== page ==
poets as spiritual mentors

[A reminder of the spiritual potential in poetry and stories – and a recommendation for anyone looking for a prayer guide as we begin the season of Ordinary Time]:

Indeed, many of us might include a poet or an author, whether dead or living, among our spiritual mentors. On a quiet evening, curled up with a good story, we have encountered the memorable character, the articulate phrase, the evocative image, the small suggestion, the smuggled truth, the shattering epiphany, which changed us, and we weren’t even looking to be
changed. It enriched our lives, and we didn’t even know our own poverty. We were not the same people afterward.

Sarah Arthur, At the Still Point: A Literary Guide to Prayer in Ordinary Time

missing

[here is a poem from SSU ministry student, Jessica Williams; for an audio version and her further reflection on the poem see here]:

MISSING: GOD OUR MOTHER

Mother God,

How did you become another missing Woman?
Lost amongst the multitude of men making meaning for us all.

You are the Substance holding all things together,
and in Your likeness I have been made.

In feminine form,
I embody,
an image of the living God.

(I need to say it again.)

In feminine form,
I embody,
an image of the living God.

(We need to say it again.)

Is it any wonder that Your daughters have lived in exile?
That we are lost and missing too?

But–
some of us,
some of us,
some of us
have noticed.

We ache at Your absence,
our tongues dry
and thirsty
for Your name on our lips.

We are waiting.
We were waiting.
We are waiting no more.

Now, we are searching.
We’ve gathered a team. (We’ll take anyone!)
The more the better for work like this.

With arms linked together
and lanterns lifted high,
we’re walking through the tall dark grass of ancient texts
to find You.

God our Maker,
God our Mother,
God our Father,
God our Friend,

Teach us.

Like children coming of age,
we are starting to see
how much we didn’t see.

Show us.

How You’ve longed to gather us,
our Holy Mother Hen,
and there beneath Your Wings of Love,
to comfort us again.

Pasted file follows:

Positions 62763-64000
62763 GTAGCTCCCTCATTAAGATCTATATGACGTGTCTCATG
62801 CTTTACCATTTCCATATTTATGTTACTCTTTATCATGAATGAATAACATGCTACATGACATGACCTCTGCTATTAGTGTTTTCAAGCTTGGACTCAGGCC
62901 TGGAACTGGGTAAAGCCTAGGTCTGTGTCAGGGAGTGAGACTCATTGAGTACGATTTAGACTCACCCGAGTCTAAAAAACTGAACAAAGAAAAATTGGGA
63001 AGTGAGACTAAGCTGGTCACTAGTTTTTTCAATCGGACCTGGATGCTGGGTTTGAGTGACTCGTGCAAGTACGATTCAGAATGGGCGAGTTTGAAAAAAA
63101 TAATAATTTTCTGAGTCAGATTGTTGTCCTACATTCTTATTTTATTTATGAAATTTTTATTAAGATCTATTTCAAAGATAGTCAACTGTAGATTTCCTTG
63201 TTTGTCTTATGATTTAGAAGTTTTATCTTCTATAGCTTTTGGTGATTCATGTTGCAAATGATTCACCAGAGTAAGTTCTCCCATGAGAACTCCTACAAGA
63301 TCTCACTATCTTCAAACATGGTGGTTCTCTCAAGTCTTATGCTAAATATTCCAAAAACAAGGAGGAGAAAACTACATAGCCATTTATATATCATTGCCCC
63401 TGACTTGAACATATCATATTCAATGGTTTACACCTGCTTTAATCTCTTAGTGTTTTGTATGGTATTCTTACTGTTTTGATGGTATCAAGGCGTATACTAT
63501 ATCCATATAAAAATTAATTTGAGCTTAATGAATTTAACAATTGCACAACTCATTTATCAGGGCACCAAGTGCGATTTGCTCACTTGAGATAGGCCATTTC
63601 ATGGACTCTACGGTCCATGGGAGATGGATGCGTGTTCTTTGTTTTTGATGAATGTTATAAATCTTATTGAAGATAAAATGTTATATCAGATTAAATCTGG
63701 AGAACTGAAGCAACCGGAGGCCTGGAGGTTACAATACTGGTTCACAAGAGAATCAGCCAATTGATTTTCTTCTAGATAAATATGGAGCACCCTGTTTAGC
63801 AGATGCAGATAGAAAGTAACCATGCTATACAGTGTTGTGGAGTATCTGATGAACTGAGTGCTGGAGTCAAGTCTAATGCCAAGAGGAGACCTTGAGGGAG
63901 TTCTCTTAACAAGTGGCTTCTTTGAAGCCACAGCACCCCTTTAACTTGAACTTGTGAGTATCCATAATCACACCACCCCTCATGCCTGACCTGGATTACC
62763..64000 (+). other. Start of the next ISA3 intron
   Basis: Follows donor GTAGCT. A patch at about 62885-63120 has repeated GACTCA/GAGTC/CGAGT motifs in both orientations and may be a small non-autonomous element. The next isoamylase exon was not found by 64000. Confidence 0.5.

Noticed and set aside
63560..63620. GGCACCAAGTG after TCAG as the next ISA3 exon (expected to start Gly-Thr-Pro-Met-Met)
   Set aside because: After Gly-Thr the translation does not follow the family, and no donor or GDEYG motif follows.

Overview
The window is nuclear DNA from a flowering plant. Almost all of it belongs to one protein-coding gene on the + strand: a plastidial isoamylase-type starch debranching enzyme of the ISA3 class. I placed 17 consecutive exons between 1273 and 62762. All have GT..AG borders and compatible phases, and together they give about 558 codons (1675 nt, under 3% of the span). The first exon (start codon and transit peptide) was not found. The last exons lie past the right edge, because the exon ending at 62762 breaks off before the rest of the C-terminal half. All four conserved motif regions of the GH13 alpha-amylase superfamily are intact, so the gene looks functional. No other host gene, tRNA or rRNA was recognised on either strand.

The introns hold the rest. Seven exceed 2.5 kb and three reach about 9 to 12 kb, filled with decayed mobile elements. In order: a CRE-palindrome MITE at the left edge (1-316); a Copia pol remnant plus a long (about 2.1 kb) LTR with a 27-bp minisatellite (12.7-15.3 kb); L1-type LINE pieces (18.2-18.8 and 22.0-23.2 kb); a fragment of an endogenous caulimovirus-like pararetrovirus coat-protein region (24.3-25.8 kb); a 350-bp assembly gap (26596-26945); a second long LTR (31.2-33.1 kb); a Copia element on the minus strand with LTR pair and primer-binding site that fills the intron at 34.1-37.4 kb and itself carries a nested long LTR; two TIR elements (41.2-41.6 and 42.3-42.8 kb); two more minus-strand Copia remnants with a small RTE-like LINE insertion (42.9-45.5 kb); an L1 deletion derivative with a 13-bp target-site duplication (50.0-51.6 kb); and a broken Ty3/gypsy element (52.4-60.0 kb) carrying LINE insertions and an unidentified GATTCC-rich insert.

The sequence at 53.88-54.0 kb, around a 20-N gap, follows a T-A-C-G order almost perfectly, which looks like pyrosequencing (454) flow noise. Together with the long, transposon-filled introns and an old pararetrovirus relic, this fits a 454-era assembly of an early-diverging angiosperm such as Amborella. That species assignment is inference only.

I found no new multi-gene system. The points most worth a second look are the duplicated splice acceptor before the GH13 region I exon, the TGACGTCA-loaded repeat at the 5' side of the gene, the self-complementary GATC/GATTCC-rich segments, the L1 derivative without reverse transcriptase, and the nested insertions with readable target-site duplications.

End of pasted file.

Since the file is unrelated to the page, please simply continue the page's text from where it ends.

Feed us.

Like an Eagle or a Mother Bear,
nourish those in need.
And then,
like all Good Mothers. . .

Set us free.

– Jessica Williams

word become flesh

….Good is the body, from cradle to grave,
growing and aging, arousing, impaired,
happy in clothing, or lovingly bared,
good is the pleasure of God in our flesh,
Good is the flesh that the Word has become.

Good is the pleasure of God in our flesh,
longing in all, as in Jesus, to dwell,
glad of embracing, and tasting, and smell,
good is the body, for good and for God,
Good is the flesh that the Word has become.

  • Brian Wren, from Good is the Flesh (ed. J. Denton, 2005)
    for the whole poem see here.

“…I was not busy when you came…”

[Naomi Shihab Nye’s poem, “Red Brocade,” was part of an early service I recently attended. Given the current climate of immigration in Canada and abroad, I think this poem is worth sharing.]

 

The Arabs used to say,

When a stranger appears at your door,

feed him for three days

before asking him who he is,

where he’s from,

where he’s headed.

That way he’ll have enough strength

enough to answer.

Or, by then you’ll be

such good friends

you don’t care.

 

Let’s go back to that.

Rice? Pine Nuts?

Here, take the red brocade pillow.

My child will serve water

to your horse.

 

No, I was not busy when you came!

I was not preparing to be busy.

That’s the armour everyone puts on

to pretend they have a purpose

in the world.

 

I refuse to be claimed.

Your plate is waiting.

We will snip fresh mint

into your tea.

 

– “Red Brocade” by Naomi Shihab Nye, from 19 Varieties of Gazelle

leonard cohen on creative work

Before I can discard the verse, I have to write it… I can’t discard a verse before it is written because it is the writing of the verse that produces whatever delights or interests or facets that are going to catch the light. The cutting of the gem has to be finished before you can see whether it shines.

– Leonard Cohen in Paul Zollo’s Songwriters on Songwriting – excerpt here.